If you’re going to talk to Kay Smith-Blum, the Seattle School Board member who represents Capitol Hill and whose term ends this year, be prepared for an adventure. One minute she can delve into downtown demography trends. Ten minutes later, she’s focused on funding from Olympia. Then, she widens out to national testing standards, makes several pit stops, such as discussing Finland’s educational system, before circling back to Seattle.
Though Smith-Blum is serving her first term as an elected school board member, her breath of knowledge and enthusiasm for education belie two decades of advocating for local schools.
CHS sat down with Smith-Blum, a former retail executive who also runs the Butch Blum designer clothing store, to get her take on achievements during her first term and her priorities for the next four years.
“I haven’t quite made the decision to run again,” Smith-Blum pointed out at the start of our conversation. “I’m 61 and I’m the CEO of our company. The school board is another 20 to 30 hours every week on top of that. It’s an extraordinary commitment.”
The commitment grew in December when she was voted by fellow board members to serve as the board president for one year.
“It’s so very different from when I arrived. There truly is a collaborative process with the superintendent and senior staff,” she said. “That wasn’t necessarily in place with the late Dr. Goodloe-Johnson. She was a very strong leader but I would say Superintendent Banda’s approach is what we need in Seattle, which is a collaborative, thoughtful and methodical approach to the board.”
Jonathan Knapp, president of the Seattle Education Association, the teachers union, said the jury is still out on Smith-Blum’s tenure as school board president. But, he echoed the assessment that the board has evolved in the last two years toward a more collaborative approach. He also credited Smith-Blum with being open to other’s opinions.
If there is one issue that Smith-Blum focuses on more than most, it is the one that led her to run in the first place.
“I threw my hat in for a number of reasons but mainly because of the school closures that were happening. I absolutely knew those were going to be mistakes and I was just incredibly concerned about our ability as a city to serve the students.”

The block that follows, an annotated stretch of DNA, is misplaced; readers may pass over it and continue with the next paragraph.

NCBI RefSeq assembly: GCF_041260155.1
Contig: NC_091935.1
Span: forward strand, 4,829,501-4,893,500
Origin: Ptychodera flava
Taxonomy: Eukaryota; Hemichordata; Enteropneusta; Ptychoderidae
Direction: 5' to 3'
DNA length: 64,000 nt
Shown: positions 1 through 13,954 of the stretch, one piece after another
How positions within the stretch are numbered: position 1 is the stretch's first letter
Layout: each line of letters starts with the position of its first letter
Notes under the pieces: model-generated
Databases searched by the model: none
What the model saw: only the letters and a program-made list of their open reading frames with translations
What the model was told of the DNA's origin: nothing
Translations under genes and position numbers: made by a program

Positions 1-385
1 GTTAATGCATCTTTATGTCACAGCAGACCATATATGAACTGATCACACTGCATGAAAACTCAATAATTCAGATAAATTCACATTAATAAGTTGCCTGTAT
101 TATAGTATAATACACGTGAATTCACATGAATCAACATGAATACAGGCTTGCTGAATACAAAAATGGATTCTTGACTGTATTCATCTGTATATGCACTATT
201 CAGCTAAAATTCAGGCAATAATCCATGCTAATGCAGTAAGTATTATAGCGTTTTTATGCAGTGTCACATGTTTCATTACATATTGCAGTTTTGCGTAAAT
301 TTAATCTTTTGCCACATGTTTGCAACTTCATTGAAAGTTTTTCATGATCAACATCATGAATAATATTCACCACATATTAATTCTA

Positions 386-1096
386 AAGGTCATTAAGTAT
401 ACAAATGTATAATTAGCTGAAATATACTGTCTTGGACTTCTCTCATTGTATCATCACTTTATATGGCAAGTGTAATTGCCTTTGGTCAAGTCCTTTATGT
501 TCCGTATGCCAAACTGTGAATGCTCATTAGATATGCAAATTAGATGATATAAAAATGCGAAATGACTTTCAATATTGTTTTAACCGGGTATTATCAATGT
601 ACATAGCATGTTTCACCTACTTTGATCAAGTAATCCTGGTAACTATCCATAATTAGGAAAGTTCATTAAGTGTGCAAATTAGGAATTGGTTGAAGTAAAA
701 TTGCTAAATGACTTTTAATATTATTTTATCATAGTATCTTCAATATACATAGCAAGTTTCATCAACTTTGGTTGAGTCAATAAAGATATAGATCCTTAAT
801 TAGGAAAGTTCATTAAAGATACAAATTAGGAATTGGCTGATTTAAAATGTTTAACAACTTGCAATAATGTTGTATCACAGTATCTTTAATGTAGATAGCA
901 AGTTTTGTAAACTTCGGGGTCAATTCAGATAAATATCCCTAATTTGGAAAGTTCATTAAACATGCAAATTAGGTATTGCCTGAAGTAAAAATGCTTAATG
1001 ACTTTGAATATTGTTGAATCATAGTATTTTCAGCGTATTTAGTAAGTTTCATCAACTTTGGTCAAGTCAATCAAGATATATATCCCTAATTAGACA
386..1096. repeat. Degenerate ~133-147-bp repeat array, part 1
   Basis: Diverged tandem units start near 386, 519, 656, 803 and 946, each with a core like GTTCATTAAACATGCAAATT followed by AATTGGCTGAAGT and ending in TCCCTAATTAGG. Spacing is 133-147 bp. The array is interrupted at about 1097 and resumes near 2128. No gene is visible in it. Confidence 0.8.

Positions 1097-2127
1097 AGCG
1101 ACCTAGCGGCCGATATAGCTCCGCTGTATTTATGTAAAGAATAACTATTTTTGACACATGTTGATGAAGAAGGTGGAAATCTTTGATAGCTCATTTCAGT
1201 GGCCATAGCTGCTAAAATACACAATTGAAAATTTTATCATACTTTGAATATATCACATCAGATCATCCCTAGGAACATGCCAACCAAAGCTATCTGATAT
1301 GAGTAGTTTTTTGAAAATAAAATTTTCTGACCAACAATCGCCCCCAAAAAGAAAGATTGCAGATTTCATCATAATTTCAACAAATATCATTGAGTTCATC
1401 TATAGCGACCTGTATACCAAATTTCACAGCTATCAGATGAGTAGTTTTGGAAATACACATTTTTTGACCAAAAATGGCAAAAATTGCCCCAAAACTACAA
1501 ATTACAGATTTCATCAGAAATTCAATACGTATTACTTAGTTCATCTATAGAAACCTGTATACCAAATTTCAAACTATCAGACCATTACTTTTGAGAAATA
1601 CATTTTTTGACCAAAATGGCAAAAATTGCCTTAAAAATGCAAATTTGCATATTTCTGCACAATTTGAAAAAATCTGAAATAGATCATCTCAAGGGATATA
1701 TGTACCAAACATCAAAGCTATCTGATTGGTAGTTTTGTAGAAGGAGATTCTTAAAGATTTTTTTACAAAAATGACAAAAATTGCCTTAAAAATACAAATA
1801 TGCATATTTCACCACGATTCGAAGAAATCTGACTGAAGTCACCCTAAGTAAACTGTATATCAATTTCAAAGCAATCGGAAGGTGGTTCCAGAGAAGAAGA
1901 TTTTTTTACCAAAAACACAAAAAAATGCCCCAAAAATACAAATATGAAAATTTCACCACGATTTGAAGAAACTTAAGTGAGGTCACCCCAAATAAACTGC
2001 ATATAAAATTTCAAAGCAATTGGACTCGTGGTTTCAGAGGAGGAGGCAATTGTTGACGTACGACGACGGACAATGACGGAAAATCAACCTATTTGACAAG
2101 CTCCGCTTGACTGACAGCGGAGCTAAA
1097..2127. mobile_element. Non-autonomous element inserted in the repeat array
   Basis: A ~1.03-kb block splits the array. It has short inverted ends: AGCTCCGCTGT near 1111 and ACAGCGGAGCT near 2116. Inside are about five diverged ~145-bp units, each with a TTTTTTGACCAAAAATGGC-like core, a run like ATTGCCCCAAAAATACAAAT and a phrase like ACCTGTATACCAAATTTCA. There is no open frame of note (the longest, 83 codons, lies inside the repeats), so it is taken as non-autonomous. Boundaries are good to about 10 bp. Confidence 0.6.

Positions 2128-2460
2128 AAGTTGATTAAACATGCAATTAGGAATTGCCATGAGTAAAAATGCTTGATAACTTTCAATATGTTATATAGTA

Smith-Blum launched into a detailed explanation of census data and recent demography. She believes, as she did four years ago, that Seattle Public Schools do not have enough facilities to accommodate current students, let alone those who will follow in the years to come as young families continue move back into the city.
“We’re capturing a much higher percentage of kindergarteners [than we forecasted],” said Smith-Blum. “Last year, the staff predicted we would get a bump of 900 more kindergarteners than 2011. But we got several hundred more than that.”
Smith-Blum says the board and the district are paying greater attention to demographics and vetting projections, while also evaluating options such as bringing T.T Minor Elementary back on line in 2015 or looking at staggered schedules at the high school level.
On other topics….
State Funding: Smith-Blum said she is encouraged by proposals in Olympia that would add $1B in state funding for education, but said that figure still falls short of “fully funding education”. “If we are to offer a complete education and really prepare our students for this new world that they live in, we have to fully fund all of those things, not just the core but also science labs, the arts. We’ve been too generous with some of our industries and I think there’s a happy medium where they can contribute more. The state can also look at others ways to be more efficient in budgeting.”
Local Funding: At the city level, Smith-Blum said the hard work she and school and city partners poured into renewing the Families and Education levy is paying dividends. “We’ve become more results-oriented on how those dollars are used and that has become a powerful tool in our schools.”
Community Partnerships: Smith-Blum said she’s proud of the community partnerships the district has fostered across the city. She cited the example of Seattle University adopting an elementary school and pairing students with faculty and staff. “That partnership is codified in our policy. That was really important work that has given us more structure around smaller partners like if someone wants to come in and run an after school program.”
Standardized Testing: “What we’re discovering is that certain assessments work well at certain grade levels and don’t work well at other levels,” Smith-Blum said. While she believes assessments are pivotal for the district to ensure students have the right support, she said she is just “an education activist” and doesn’t have the educational background to dictate the appropriate testing standards. Instead, she looks forward to the recommendations from a superintendent task force that is evaluating the usefulness of tools such as the Measures of Academic Progress tests.
Charter Schools: “I’m not for or against charter schools. But we have every possible pedagogy you can imagine,” said Smith-Blum. “We have Montessori at three elementary schools. We have STEM at Cleveland High School that focuses on serving low-income families. We have an International Baccalaureate program at Chief Sealth and at Ingrahm….My question is with everything we have going, does the need for a charter school seem irrelevant?”
At the end of our conversation, we circled back to the topic of another four-year term. Smith-Blum reiterated that she doesn’t want to “bite off more than I can chew.” But as the mid-May filing deadline approaches, she added “I’m really glad that I’m on the board during this time period. I would be surprised if I don’t run again.”